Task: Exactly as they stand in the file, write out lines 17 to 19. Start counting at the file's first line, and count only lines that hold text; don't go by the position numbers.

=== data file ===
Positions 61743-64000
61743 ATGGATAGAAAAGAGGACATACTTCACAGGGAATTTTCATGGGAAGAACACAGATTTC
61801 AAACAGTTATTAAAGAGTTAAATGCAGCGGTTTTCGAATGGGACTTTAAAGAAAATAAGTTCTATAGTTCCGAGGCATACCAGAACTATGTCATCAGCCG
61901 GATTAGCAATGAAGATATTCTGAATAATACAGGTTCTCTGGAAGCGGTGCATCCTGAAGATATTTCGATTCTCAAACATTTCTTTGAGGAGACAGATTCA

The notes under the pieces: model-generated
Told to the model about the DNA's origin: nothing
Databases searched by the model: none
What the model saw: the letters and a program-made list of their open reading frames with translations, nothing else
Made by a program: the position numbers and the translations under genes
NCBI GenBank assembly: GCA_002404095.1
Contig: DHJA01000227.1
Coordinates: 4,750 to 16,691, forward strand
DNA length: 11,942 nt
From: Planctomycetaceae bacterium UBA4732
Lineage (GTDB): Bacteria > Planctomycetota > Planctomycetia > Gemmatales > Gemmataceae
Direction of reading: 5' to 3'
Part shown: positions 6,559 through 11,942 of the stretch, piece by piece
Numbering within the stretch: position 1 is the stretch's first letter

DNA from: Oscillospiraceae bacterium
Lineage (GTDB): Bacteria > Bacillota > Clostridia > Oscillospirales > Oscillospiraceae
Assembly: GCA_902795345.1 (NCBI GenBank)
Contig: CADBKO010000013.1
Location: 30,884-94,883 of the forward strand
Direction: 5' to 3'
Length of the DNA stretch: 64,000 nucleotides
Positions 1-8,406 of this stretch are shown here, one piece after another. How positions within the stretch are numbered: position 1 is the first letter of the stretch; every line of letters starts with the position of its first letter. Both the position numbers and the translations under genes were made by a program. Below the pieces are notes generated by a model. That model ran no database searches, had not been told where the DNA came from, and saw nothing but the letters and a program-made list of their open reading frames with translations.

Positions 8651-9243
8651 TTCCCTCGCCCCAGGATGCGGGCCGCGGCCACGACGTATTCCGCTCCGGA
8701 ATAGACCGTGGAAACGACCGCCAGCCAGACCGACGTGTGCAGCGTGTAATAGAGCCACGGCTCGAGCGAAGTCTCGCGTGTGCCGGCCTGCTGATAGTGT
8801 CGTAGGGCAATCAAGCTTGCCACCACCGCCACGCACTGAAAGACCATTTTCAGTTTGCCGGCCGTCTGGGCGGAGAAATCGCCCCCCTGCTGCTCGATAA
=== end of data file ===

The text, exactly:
Part shown: positions 6,559 through 11,942 of the stretch, piece by piece
Numbering within the stretch: position 1 is the stretch's first letter

DNA from: Oscillospiraceae bacterium